illustration Musée de la Résistance et de la Déportation de Besançon illustration Musée de la Résistance et de la Déportation de Besançon illustration Musée de la Résistance et de la Déportation de Besançon illustration Musée de la Résistance et de la Déportation de Besançon illustration Musée de la Résistance et de la Déportation de Besançon

Musée de France logo Besançon Resistance and Deportation Museum Passeur d'Histoire(s), a civic tool

The Musée de la Résistance et de la Déportation in Besançon is one of the most important in France.
It houses some extraordinary collections, including a collection of deportation art comprising over 600 small paintings, statuettes and drawings produced clandestinely in the Reich's prisons and concentration camps.

Not recommended for children under 10.

View of Besançon, Pont de Battant, during the Second World War.
Liberation of Besançon, September 8, 1944 © Musée de la Résistance et de la Déportation de Besançon

A new museum

After more than 10 years of reflection and 3 years of renovation work, the Musée de la Résistance et de la Déportation reopened its doors on September 8, 2023.

The museum's exceptional collections include over 600 small paintings, statuettes and drawings created clandestinely in the Reich's prisons and concentration camps.

The museum's exhibition spaces have been redesigned around the key idea of the "History Museum as a tool for citizens", which places the emphasis on questioning, knowledge and perspective, and on history as critical knowledge.

It now offers 3 distinct exhibition areas:

  • A transformed permanent exhibition space
  • A temporary exhibition space, featuring a new exhibition every year
  • A space dedicated to deported art, the museum's treasure trove, one of the largest collections in Europe.

Since its creation, the museum's collections have been built up thanks to donors, illustrating the sometimes intimate bond between the establishment, the witnesses and their families.

Just a stone's throw from the museum, the Monument du Témoin pays tribute to those who were deported.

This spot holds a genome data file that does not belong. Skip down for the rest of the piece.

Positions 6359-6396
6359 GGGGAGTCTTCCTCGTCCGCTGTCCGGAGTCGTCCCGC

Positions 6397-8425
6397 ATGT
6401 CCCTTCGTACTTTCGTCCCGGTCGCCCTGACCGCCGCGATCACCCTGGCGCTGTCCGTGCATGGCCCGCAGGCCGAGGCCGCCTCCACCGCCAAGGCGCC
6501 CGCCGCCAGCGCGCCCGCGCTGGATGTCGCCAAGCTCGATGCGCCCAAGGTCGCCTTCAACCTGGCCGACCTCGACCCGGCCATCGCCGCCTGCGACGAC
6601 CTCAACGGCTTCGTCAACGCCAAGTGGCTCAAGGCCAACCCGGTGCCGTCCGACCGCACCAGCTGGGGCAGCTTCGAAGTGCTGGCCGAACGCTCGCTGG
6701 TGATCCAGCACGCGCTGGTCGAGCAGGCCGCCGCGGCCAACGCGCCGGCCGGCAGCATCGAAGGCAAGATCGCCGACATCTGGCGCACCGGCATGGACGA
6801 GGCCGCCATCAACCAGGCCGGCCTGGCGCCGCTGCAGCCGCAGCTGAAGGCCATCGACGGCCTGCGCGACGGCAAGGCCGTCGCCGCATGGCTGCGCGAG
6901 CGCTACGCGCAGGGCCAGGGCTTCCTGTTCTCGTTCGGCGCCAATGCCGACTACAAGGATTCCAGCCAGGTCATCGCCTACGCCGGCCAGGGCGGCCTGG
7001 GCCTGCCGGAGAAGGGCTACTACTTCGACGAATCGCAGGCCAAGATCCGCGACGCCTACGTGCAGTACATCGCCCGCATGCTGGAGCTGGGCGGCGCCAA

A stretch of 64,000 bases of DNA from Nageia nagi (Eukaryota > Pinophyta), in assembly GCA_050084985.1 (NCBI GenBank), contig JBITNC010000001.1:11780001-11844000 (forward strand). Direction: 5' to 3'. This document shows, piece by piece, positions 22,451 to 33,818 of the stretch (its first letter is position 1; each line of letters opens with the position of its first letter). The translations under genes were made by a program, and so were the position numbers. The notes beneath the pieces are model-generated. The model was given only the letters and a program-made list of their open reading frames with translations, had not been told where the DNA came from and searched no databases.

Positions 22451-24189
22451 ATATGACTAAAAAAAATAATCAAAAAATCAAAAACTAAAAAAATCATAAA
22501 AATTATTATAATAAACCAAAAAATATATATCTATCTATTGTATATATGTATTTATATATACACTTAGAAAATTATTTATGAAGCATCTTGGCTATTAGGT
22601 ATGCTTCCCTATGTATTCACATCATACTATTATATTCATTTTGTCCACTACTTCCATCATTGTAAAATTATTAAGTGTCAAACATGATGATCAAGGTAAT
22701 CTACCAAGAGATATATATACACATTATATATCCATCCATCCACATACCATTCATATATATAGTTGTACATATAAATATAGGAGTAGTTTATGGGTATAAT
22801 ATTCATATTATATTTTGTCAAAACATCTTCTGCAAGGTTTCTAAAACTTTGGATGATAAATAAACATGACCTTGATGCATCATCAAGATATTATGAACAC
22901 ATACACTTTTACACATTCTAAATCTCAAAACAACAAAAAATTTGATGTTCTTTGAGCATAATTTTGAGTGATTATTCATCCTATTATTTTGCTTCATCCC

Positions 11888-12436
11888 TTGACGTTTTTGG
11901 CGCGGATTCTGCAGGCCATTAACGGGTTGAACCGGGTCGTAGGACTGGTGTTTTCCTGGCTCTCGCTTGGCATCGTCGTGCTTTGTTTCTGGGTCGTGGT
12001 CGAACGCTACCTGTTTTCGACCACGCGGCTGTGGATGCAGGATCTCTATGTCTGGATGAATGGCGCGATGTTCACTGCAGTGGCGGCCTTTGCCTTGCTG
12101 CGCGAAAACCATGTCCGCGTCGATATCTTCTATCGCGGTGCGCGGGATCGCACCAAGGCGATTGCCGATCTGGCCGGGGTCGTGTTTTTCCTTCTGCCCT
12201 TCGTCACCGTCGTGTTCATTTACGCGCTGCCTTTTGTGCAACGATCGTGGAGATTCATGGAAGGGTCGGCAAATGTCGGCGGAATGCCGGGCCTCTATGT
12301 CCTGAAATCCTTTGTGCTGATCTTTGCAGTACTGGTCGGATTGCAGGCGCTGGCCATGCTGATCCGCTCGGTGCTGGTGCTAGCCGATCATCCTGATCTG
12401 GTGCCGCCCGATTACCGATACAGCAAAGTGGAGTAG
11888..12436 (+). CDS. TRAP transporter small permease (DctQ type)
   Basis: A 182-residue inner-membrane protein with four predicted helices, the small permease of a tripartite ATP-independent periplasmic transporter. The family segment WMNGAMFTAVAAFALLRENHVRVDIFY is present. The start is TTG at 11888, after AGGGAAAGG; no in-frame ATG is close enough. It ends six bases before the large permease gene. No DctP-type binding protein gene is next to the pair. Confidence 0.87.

The Fusillés monument commemorates the sacrifice of 98 members of the Resistance, condemned to death and executed by the German army between 1941 and 1944. It was restored as part of the museum's renovation.

miniature gallery
The Witness
miniature gallery
The monument of the posts of the shootings
Objects made to celebrate the Liberation Studio Bernardot

Collection for the 80th anniversary of the Liberation

This year, we are celebrating the 80th anniversary of the Liberation of Besançon.

In this context, the Museum of Resistance and Deportation is calling on you: do you have photos, archives or objects related to the Liberation?

Send us an e-mail at transmettre.mrdb@citadelle.besancon.fr.

Le Verfügbar aux enfers, Germaine Tillion, Ravensbrück, 1944
© Studio Bernardot

Highlights to discover

Embodying the museum's historical themes, discover these collections.

Discover the collections

Photo of an object from the collection, letter from a prisoner.

Some of our collections are available
online.

Discover other rare collections on the Mémoire vive website of the City of Besançon.

Lecture series: Émile Bravo - Spirou, l'espoir malgré tout

Focus on ...

Lecture series: Émile Bravo - Spirou, l'espoir malgré tout

 

The Musée de la Résistance et de la Déportation in Besançon has invited cartoonist and scriptwriter Émile Bravo to present his series Spirou, l'espoir malgré tout. The author takes up the famous character of Spirou in a 5-volume story, and imagines his youth in Belgium during the Second World War.

 

At once touching, funny and educational, this comic strip draws young and old into a fictional story firmly rooted in a documented historical context.

The museum's cherished questions about civic engagement, society's reaction to totalitarianism and solidarity punctuate a story that reveals the daily lives and difficulties of civilians during the war.

 

Émile Bravo is a comic strip author. He began his career in publishing and children's illustration. In 2008, he published Journal d'un ingénu, setting the famous Spirou character in Brussels just before the Second World War. This tome is the genesis of the Spirou, l'espoir malgré tout series, in which the author depicts the life of the little bellboy during the war. Since the critical and popular success of his saga, Émile Bravo has been sharing his work and research with the public.

 

Practical information
Thursday June 13, 2024 at 6:00 pm,
salle Courbet, access via 2 or 6 rue Mégevand, Besançon
Free